On Wed, 28 Jul 2010, John Hasler wrote:
> Joshua D. Drake writes:
>> Captcha is pretty common. It isn't discrimination.
It is, starting in the sense that hotels with only steps to reach the lobby
and no ramps, discriminate against those who find wheelchairs to be more
useful than legs. It goes a step further, however. The hotel in this
hypothetical could only be redesigned at significant expense, and if there
had been much thought put into the matter, ramps would have probably been
installed from the outset (or something similar).
For the same reasons (lack of forethought, or the consideration that the
disabled are a big enough market), captchas came into wide use, even
though research is showing that they are more and more easy for computers
to crack, or people to crack and then feed to computers.
However, it is unlikely that you will find a new hotel designed today
without a ramp, and to fail to include one would most certainly be called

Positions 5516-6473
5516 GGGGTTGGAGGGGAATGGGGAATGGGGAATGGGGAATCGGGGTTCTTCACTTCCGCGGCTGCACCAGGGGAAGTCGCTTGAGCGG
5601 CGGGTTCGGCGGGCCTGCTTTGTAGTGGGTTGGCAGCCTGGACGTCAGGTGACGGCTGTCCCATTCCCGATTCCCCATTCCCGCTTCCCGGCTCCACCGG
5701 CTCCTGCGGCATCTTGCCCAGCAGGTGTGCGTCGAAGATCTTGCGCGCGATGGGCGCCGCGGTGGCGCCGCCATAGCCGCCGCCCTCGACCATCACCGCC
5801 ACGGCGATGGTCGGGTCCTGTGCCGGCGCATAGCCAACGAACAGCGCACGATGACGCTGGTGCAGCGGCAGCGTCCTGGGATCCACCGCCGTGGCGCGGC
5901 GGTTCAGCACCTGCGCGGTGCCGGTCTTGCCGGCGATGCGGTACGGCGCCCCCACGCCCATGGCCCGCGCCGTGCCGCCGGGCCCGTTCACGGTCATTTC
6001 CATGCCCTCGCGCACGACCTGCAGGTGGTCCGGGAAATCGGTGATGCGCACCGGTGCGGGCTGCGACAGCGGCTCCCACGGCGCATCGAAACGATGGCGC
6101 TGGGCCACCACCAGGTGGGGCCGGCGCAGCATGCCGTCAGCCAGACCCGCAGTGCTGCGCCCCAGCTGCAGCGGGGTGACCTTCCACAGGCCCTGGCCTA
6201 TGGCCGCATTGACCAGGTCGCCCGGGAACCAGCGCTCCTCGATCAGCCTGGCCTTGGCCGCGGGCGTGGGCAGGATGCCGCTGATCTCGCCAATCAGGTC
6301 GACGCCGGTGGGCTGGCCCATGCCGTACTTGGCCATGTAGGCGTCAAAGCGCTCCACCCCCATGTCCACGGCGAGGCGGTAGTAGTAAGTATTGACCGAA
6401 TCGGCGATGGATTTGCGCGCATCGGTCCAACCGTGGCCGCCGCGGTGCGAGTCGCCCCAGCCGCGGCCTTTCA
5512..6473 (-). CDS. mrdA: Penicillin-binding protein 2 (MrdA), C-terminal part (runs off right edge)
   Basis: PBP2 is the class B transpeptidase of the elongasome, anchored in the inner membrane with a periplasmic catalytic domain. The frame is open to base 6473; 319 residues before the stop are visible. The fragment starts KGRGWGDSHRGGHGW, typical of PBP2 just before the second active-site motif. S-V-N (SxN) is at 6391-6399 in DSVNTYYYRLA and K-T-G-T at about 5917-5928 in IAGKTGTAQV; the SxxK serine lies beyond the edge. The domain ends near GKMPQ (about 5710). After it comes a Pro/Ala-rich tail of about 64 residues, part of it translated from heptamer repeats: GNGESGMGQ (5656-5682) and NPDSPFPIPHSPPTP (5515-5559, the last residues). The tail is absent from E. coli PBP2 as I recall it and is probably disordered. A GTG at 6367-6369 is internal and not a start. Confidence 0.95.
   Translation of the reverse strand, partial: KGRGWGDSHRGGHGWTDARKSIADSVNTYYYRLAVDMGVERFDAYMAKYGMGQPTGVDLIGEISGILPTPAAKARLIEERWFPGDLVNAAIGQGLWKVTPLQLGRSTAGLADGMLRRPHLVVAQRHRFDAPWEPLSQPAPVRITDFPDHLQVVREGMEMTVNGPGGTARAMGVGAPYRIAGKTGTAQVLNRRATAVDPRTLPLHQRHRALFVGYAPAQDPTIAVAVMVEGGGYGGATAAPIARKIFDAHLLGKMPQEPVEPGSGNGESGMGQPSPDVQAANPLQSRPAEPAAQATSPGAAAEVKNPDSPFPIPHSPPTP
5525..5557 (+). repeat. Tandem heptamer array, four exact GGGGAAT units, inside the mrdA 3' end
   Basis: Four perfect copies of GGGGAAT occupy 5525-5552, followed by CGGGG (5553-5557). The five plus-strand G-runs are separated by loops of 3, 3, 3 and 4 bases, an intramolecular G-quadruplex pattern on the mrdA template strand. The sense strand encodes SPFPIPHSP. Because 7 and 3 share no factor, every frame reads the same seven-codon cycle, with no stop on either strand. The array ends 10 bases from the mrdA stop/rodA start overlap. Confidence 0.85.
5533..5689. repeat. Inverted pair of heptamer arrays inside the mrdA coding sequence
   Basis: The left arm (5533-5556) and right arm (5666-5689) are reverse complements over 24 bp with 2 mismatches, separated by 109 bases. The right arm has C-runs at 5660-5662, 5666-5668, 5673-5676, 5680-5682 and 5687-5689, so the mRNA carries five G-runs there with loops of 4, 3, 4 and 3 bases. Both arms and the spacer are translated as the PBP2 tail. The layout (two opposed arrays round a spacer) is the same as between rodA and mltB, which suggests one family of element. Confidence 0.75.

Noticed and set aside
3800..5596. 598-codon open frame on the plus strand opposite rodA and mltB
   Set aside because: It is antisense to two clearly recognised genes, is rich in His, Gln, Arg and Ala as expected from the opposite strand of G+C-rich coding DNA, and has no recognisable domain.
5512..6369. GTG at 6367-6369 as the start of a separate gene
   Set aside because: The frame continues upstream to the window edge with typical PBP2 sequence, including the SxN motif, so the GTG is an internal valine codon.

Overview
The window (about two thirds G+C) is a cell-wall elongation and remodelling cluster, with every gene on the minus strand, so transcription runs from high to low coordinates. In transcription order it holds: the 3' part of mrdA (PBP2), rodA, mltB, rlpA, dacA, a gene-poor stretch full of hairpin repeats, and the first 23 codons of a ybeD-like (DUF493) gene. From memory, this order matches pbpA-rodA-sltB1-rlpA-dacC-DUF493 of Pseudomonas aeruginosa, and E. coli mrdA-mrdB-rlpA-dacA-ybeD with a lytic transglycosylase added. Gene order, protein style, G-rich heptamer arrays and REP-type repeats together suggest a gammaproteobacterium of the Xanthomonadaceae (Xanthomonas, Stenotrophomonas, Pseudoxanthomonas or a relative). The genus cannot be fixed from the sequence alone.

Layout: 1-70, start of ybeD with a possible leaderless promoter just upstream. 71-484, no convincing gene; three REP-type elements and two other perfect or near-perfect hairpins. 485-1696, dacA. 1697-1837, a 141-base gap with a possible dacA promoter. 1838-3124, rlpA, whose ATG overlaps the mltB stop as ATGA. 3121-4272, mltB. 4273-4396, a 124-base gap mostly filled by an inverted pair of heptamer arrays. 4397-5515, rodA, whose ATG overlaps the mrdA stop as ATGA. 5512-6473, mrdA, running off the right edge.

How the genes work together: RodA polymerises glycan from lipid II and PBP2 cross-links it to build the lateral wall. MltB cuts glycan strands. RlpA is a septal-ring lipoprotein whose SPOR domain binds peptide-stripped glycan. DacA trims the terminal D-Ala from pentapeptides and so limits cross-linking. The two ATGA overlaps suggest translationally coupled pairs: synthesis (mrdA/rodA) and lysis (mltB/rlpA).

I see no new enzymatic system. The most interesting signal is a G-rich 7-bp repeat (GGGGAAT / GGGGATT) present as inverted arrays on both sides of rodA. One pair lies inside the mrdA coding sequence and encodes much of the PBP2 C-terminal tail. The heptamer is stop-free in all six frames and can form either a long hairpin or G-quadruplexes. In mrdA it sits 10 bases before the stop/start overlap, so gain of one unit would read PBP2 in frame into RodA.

discrimination. Why should not the same standard be applied to the web?
I say that, while being mostly opposed in every possible way to the
regulation of web content by governments. So I guess I expect content
providers to come to it on their own. Still, I think that once the
problem is pointed out to a site designer, a failure to do something about
it is without a doubt discriminatory.
(I am not claiming that the above is what is happening in this situation.)
> It's common but it still discriminates against the blind. I don't know
> what else to do, though. Maybe ask the user to solve a simple word
One thing I've seen, is the regular captcha, with a link which leads one
to a "can't see the image?" page, which then presents a text captcha.
Text captchas are much more easily cached and cracked, however, so this is
a stop gap measure at best. The math sort cause trouble for the spammers,
however, because they require programming.
Email validation, form fields with random names which must be left blank
in order to validate the submission, and so on, are ways of minimizing the
effect of captcha false negatives, making text alternatives more